Be Careful What You Wish For

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Part One: the Poet’s Vendetta

Be careful what you wish for


Swear now therefore unto me by the Lord, that thou wilt not cut off my seed after me, and that thou wilt not destroy my name out of my father’s house.

—1 Samuel 24:22

The dim lights reflected the caramel colouring in his brown eyes and added a soft mystery to the air around me. Everything about the room was dark. My black lacy dress, my black gloves, my black hat. Under the poker table I was wearing black boots and black fishnets. The only splashes of colour were my bright red lips and my long, white blond ponytail tossed forward over my shoulder. I gazed up from under my long black eyelashes and brought the fan of cards up to my face.

“Hit me,” I said to the dealer without looking at him. Keeping my eyes locked on my opponent, not giving him a chance to do much of anything. The dealer gave me a card. I counted them. A slow, sweet smile spread across my face. I laid my cards on the table.

“Game over,” I said. “Twenty-one.”

Caleb’s eyes widened. I left him to ponder his misfortune and walked toward the camera. Slow, sexy, like Joe had taught me to. I put a hand on my hip and tilted my chin up. Trying to ignore the light now shining right in my eyes. “Looking for a good time and a couple bucks in your britches? We got it at Theodore’s Bar&Casino.” I flashed my award-winning smile and twirled my hair. “So come on. We’re waiting.”

“And, cut.” The director placed his bullhorn on his knee, praising my work.

Joe come up to me, arms outstretched, looking like he was about to cry. “That was beautiful, Hanuara, pure magic.” He kissed both my cheeks. I pulled away, disgusted with myself. And him.

“That’s terrible, Joe, and you know it. Why do you want me to advertise that junk?” Usually I would never be caught dead back talking my manager, but this time he had gone too far. “I got two words for you: Never. Again.” I tossed my jacket to the girl waiting in the hall and stalked to the bathroom, where my change of clothes was. the door banged shut in the biggest stall.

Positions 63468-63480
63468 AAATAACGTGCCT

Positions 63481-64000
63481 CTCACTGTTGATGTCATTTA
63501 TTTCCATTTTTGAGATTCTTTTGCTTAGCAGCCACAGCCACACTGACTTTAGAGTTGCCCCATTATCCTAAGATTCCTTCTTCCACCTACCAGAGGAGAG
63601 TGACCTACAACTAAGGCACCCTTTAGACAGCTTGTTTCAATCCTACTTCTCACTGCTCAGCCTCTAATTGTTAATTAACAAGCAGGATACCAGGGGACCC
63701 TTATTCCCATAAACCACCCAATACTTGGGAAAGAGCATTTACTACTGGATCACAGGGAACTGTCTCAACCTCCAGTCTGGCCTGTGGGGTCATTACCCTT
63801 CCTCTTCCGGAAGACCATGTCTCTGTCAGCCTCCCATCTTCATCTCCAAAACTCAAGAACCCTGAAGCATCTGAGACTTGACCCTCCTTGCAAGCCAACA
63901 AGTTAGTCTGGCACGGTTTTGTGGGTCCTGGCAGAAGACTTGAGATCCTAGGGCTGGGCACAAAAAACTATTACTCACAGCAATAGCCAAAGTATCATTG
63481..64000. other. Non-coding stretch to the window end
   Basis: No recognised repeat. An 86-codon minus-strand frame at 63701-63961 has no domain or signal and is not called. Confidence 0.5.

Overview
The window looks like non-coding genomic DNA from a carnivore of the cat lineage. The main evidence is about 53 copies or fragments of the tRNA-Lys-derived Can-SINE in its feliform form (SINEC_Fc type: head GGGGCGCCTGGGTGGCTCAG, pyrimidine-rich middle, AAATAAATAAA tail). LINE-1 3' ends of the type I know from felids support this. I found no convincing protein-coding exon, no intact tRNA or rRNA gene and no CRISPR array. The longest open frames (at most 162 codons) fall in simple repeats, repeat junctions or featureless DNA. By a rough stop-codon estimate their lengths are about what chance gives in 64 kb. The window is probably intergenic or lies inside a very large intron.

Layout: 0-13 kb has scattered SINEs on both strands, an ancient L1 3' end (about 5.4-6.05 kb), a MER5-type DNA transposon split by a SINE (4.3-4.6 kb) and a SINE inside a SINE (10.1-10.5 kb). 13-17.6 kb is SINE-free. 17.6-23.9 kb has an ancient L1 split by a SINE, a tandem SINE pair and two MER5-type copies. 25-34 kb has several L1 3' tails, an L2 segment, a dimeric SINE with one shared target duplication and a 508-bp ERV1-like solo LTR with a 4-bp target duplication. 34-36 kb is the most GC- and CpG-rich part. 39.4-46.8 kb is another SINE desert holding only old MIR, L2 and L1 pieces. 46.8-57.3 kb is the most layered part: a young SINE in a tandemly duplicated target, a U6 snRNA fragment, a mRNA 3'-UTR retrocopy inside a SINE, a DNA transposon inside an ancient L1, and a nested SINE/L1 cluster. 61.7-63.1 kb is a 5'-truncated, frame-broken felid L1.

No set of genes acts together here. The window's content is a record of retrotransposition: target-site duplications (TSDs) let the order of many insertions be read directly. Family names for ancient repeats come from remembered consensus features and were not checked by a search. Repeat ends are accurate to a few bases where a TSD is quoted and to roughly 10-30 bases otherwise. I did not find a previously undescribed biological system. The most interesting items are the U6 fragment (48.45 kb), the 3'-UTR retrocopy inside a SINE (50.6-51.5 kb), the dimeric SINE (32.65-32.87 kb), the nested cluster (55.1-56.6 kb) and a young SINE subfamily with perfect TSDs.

“Hanuara, I’m sorry, but this was something I promised I’d do for my friend, you know that. And they really wanted to meet you.” I ripped off my stupid leggings and in an act of pure rebellion, tossed them in the garbage. Joe went on, “Hanuara, I don’t like this either, you know. I’m not one of those Christian do-gooders like you and your family, but even I don’t agree with betting and stuff. Especially not at your age.” flinching, I crossed my arms over my bear chest. I had given up the right to be called a Christian do-gooder years ago, but the comment still had a personal sting. I so did not want this right now. It was one of those times when I just wanted to quit the whole thing and do what I wanted. Not what Joe wants, not what the press wants. What I, Hanuara Fei-Ling, want. And what I wanted to do right now was to go and never look back.

Be careful what you wish for.

Joe looked like he was going to start in on me again when I swung the door open. I towered over him by at least five inches. I stared down into his eyes with enough venom to kill a dinosaur. “Whatever, Joe. It’s over, okay? Just remember: never again. Ever.”